Together, Qizini, Rondeel and food development company Kokreateur developed a meat product using the chicken meat from the ‘retired’ laying hens which was fully accepted under taste trials and which could be thinly sliced. 

Now 80-90 percent of the end-of-lay hens from the Rondeel system (approximately 90,000 hens per year) are used by Qizini for KLM’s sandwiches and products for other customers.

Client satisfaction

Valverde, an Italian Cooperative, has been working toward higher welfare systems for its broiler chickens.

Costa describes the company’s journey: “Over four years ago with my company I started along a path aimed at improving the quality of life of my broilers. It is a long and sometimes complicated path, but it is surely more ethical, traditional and, above all, more humane.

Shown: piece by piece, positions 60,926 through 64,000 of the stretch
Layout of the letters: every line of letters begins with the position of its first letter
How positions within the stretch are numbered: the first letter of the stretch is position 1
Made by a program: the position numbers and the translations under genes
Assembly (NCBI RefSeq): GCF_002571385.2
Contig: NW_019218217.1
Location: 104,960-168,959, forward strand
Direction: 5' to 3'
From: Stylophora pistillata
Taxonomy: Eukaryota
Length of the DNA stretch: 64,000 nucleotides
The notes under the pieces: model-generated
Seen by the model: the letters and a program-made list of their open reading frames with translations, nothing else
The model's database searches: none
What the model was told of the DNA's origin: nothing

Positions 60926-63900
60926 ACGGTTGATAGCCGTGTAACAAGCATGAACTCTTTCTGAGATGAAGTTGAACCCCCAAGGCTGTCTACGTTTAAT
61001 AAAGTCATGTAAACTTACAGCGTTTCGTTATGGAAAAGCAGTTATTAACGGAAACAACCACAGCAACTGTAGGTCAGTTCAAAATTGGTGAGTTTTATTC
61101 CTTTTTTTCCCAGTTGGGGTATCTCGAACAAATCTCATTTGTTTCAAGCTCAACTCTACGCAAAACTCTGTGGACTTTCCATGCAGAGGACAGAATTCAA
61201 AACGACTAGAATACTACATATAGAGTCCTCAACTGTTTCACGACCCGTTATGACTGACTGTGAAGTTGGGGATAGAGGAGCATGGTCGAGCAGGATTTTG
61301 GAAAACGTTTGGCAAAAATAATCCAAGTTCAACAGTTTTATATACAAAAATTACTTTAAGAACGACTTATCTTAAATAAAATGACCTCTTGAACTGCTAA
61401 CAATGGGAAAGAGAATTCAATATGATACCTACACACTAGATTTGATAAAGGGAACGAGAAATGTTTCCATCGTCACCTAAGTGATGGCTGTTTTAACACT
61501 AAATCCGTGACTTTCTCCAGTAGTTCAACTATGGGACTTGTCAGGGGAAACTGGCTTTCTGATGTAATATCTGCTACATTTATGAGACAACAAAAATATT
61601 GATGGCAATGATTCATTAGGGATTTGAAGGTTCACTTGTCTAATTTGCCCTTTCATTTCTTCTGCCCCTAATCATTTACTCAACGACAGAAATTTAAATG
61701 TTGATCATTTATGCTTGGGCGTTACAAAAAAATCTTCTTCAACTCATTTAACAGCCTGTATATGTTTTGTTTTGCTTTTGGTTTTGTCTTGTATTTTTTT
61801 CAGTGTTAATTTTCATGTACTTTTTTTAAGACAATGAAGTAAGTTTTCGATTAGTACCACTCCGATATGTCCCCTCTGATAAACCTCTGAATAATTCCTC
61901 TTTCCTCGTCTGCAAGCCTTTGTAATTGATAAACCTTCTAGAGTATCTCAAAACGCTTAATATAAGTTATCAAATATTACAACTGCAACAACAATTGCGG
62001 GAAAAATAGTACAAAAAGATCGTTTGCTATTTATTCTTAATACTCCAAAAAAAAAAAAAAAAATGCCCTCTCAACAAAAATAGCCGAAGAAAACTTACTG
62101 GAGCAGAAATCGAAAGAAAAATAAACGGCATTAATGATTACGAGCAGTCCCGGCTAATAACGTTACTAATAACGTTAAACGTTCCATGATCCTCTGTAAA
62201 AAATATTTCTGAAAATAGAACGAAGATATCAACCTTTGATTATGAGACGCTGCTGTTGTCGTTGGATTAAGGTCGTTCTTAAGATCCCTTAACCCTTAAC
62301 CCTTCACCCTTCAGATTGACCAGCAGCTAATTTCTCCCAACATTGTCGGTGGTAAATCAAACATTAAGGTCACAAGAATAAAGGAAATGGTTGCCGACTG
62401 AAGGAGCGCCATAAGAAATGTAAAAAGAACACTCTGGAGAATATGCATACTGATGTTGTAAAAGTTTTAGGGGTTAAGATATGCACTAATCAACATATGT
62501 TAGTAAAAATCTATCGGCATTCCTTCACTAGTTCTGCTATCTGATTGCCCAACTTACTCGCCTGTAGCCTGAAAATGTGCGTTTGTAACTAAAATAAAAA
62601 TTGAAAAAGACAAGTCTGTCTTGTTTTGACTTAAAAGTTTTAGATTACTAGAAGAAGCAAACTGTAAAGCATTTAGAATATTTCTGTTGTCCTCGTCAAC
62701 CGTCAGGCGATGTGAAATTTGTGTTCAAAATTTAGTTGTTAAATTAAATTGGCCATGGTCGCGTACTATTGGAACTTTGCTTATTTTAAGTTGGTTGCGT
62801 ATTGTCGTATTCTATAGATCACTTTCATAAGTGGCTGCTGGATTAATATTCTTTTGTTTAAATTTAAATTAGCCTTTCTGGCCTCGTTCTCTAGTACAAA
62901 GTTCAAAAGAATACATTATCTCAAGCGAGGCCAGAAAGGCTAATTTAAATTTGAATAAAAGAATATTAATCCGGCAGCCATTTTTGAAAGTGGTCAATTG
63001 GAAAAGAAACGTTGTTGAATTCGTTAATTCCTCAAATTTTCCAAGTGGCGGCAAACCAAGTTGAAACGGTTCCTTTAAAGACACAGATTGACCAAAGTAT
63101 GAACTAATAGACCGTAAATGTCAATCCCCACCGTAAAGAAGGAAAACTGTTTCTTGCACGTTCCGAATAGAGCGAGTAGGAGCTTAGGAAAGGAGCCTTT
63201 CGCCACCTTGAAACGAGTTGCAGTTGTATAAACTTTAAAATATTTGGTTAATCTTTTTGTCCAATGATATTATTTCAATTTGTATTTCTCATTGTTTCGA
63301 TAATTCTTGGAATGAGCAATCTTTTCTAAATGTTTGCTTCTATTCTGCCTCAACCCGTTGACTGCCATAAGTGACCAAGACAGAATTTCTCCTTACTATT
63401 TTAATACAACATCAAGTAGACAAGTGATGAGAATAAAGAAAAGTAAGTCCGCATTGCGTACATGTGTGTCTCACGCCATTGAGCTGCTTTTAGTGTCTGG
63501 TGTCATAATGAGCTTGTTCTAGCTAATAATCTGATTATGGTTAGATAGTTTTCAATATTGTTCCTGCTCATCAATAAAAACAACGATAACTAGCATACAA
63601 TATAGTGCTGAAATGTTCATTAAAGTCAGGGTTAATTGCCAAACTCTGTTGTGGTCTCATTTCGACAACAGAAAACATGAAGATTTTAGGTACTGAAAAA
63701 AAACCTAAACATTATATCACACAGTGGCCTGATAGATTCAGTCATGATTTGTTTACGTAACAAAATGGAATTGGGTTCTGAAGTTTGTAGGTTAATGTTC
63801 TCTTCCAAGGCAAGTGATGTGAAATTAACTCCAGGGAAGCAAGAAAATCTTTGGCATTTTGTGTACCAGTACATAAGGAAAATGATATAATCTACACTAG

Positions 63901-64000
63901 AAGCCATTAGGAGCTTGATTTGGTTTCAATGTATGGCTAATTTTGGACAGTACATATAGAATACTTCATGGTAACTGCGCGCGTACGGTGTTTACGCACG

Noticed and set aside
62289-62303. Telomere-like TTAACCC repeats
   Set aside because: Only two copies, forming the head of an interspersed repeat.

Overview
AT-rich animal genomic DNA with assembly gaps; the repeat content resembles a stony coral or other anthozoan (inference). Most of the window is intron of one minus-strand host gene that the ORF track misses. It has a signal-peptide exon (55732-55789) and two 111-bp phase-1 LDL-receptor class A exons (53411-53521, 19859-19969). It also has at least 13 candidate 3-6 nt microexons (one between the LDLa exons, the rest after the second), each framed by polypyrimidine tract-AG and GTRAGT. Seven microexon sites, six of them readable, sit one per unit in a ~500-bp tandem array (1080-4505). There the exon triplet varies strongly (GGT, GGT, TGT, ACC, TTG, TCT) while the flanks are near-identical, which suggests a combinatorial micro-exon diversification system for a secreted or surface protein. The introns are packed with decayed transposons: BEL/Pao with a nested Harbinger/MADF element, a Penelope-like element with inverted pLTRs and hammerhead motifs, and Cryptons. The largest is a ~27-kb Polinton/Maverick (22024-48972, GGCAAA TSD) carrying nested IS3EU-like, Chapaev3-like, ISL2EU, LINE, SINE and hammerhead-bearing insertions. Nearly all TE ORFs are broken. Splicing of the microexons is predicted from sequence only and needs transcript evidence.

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Andrea Costa, president of Italy’s Valverde Cooperativa Agricola and recipient of a Good Chicken Award, notes that higher welfare standards for the group’s broilers is bringing economic benefits as retailers look for higher standards. 

 

“Thanks to CIWF and their Good Chicken Award, I had the chance to become part of a stimulating working group. 

“From an economic perspective, my policy has brought some advantages, also because, over the past few years, retailers and food service companies have started to look for higher poultry welfare suppliers. Furthermore, increased production costs can be compensated for by a revenue increase which, together with all the other motivations, is encouraging me to further proceed along this path.”